Japanese Film: Characteristics and Aesthetic Tradition
Last Updated: 11/17/2008
Fall and Winter quarters
Faculty: Setsuko Tsutsumi comparative literature, Japanese studies
Major areas of study include film study, Japanese literature and theater and Japanese arts.
Class Standing: Sophomores or above; transfer students welcome.
This program will not be accepting new students winter quarter.
This program will explore the aesthetic tradition of Japanese film. Japanese film originally developed as an extension of the stage performance, not as a continuation of still photography or pictures as in the West. Disregard of any claims of realism became an undertaken strategy in the traditional Japanese theater, thus by extension in film as well. How do these ideas represent themselves in films? In developing the drama, Japanese films don't rely on the story or plots but on consistency of evoked emotion and suggestions to their viewer's free imagination. They create layers of imagery and emotions through chains of suggestions, intensifying the emotional level at each step to develop the drama to climactic moments.
Throughout the program, we will examine the processes and techniques that Japanese films use to develop drama to climactic moments. We will explore the ways they make the story more real without being confined by the rules of reality. We will also examine their framing and compositional techniques, which press the viewer on to seek suggestions of the greater world beyond the confines of the screen.
In fall, we will first study the theory and aesthetics of three major forms of traditional Japanese theater: Noh, Kabuki, and Bunraku. We will also explore unique forms of Japanese visual arts such as narrative scrolls and ukiyoe woodblock prints. We will then analyze works of three major Japanese directors, focusing on the artistic tradition they exhibit in their works: Kenji Mizoguchi (1898-1956), Yasujiro Ozu (1903-1963), and Akira Kurosawa (1910-1998), who, though diverse in style and choice of material, have each contributed to establishing Japan’s current place in world cinema. We will make a close examination of their subject matters, artistic presentations, and cinematographic techniques in order to define what makes each director different and uniquely Japanese.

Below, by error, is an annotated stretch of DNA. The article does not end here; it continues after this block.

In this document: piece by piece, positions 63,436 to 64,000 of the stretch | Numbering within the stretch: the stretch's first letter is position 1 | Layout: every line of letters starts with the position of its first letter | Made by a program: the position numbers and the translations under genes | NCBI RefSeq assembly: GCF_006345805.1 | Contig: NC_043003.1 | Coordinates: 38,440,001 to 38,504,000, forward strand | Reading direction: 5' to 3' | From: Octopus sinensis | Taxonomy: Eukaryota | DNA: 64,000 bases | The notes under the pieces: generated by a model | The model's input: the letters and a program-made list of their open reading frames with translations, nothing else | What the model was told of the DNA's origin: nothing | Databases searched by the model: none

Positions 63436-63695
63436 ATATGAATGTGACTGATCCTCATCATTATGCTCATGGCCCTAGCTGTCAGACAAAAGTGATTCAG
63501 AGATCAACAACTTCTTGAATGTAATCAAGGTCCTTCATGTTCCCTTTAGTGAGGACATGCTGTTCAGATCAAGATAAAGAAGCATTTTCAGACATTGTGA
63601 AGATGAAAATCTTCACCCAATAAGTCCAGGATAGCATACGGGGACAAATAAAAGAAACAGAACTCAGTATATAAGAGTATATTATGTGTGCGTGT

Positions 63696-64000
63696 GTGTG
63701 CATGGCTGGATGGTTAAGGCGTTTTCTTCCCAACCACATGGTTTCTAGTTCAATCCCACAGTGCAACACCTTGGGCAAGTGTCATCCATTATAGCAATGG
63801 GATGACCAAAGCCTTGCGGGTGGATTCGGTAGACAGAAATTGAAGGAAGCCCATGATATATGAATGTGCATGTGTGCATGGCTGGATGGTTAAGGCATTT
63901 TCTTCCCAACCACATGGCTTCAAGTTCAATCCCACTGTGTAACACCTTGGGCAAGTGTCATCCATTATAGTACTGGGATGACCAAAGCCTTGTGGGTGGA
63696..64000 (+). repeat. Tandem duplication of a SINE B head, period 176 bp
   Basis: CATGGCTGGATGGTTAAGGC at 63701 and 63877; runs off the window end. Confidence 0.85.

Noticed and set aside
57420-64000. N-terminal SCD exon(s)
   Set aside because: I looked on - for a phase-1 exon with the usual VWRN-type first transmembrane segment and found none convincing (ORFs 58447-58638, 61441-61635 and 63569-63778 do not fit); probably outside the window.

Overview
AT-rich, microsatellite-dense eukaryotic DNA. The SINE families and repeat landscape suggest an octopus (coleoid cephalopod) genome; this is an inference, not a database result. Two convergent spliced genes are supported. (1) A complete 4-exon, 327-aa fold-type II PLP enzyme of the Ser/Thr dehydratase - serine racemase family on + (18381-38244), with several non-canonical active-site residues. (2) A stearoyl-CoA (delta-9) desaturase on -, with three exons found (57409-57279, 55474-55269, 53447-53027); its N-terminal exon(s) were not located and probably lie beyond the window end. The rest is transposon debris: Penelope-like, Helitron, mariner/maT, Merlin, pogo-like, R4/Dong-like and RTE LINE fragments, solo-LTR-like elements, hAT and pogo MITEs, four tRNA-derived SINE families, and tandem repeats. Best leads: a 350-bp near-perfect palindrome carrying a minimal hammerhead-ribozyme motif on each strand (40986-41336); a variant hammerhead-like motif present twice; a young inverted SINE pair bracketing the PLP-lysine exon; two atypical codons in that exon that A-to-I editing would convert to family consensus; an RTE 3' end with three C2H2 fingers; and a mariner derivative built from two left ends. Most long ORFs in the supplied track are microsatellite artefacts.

In winter, we will examine films by more contemporary directors. We will see how traditions were succeeded or changed in their works and whether they still convey a strong sense of "Japaneseness" in the rapidly growing global culture.
Through our study of film, we will also examine the social transformations which have taken place during the past 60 years in Japan, particularly in the areas of family structure, women’s roles, sense of morality, aesthetic sensibility and the Japanese sense of self.
Students who wish to pursue Japanese language studies while taking this program may negotiate a 12 credit option. Please consult with the faculty after registering initially for 16 credits.
Credits: 16 per quarter
Program is preparatory for careers and future studies in Japanese literature and arts, and film study.
Planning Units: Culture, Text and Language
|November 17th, 2008||Restriction against joining program winter quarter added.|